You can’t please everyone all the time

Komar & Melamid, Holland’s Most Unwanted Painting, 1994. Courtesy of the artists and Ronald Feldman Gallery, New York.

Right after their crowd-sourced paintings struck a chord, the duo applied their scientific approach to artistic production to one much more popular medium. In 1997, based on the results of a poll asking people what kinds of music they did and didn’t like, Komar & Melamid teamed up with composer Dave Soldier and lyricist Nina Mankin to create the “most-wanted” and “most-unwanted” songs. The former is a 5-minute-long R&B love song; the latter, a 22-minute, accordion-heavy postmodern epic whose long stretches of “cowboy music” are interspersed with a rapping opera singer. But even that Frankensteinian tune found some fans on the dance floor, as a short VH1 documentary on the project memorably attested.

Though Komar & Melamid ceased making work as a duo in the early 2000s, they haven’t ruled out revisiting “The People’s Choice” for its 25th anniversary next year. Melamid says he’s interested in conducting new polls in Russia and the United States “to compare the fluctuations of our prejudices in the last 25 years.”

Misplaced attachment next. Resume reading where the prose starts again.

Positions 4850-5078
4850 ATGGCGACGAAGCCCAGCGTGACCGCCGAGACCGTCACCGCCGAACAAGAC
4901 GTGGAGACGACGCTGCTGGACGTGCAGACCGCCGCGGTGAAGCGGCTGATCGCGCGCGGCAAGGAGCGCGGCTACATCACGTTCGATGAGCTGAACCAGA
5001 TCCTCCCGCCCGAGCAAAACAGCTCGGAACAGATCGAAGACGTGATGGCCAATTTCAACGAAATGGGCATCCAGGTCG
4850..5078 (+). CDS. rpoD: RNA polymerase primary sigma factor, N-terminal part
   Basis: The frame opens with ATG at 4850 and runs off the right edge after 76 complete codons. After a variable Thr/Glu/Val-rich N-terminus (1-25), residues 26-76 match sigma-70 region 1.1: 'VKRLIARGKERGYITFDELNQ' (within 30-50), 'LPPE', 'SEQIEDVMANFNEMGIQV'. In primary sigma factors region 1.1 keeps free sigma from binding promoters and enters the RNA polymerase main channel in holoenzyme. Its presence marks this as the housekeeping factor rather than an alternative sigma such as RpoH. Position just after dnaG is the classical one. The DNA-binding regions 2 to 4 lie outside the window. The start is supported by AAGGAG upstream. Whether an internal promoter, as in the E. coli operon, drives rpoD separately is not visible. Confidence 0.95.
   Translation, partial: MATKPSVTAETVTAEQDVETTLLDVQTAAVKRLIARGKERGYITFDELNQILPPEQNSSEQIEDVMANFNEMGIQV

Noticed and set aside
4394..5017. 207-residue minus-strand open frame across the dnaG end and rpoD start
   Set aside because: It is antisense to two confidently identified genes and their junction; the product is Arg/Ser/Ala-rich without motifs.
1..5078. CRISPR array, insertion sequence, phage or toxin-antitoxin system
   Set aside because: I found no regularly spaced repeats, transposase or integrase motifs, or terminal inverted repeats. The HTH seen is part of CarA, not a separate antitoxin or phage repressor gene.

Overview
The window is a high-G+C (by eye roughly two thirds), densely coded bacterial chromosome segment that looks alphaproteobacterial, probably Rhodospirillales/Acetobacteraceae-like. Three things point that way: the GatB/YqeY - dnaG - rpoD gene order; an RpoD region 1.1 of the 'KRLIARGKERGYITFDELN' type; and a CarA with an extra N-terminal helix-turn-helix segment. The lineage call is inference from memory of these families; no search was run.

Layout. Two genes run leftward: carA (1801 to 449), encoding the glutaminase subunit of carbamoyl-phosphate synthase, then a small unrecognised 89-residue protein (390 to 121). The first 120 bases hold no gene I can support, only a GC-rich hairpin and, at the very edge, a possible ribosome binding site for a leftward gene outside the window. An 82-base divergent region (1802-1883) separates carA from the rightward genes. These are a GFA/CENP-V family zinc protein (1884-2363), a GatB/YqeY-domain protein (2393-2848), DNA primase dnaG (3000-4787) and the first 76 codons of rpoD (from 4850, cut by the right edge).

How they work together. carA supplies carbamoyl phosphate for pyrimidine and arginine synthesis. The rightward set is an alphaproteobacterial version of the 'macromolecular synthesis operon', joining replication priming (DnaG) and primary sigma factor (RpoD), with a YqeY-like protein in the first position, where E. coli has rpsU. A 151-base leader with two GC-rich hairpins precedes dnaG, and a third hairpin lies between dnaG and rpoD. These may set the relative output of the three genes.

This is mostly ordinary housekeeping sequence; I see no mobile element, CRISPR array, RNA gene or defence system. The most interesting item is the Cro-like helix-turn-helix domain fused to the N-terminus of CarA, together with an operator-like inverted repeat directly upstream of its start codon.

Komar, for his part, would rather poll people on their tastes in public art the next time around. “The participants of [the 1990s] surveys imagined ‘most-wanted’ paintings hanging on walls of their homes, in their private spaces,” he said. “Today, I would put together a survey dedicated to public art—art that is being perceived by the masses outside of their homes, museums, and private art galleries.”

Given the debates about public statues and monuments currently happening all around the U.S., the timing may be perfect for some survey-sourced outdoor art. For now, though, the duo’s experiments in poll-driven artmaking stand as satiric yet insightful rebuttals to the calls for more populist contemporary art and greater accountability for public art projects. Evidently, the art made according to the public’s professed tastes isn’t always to the public’s liking. Or, as one respondent identified only as “ed” wrote to Komar & Melamid: “only a bank could appreciate these paintings.”

Benjamin Sutton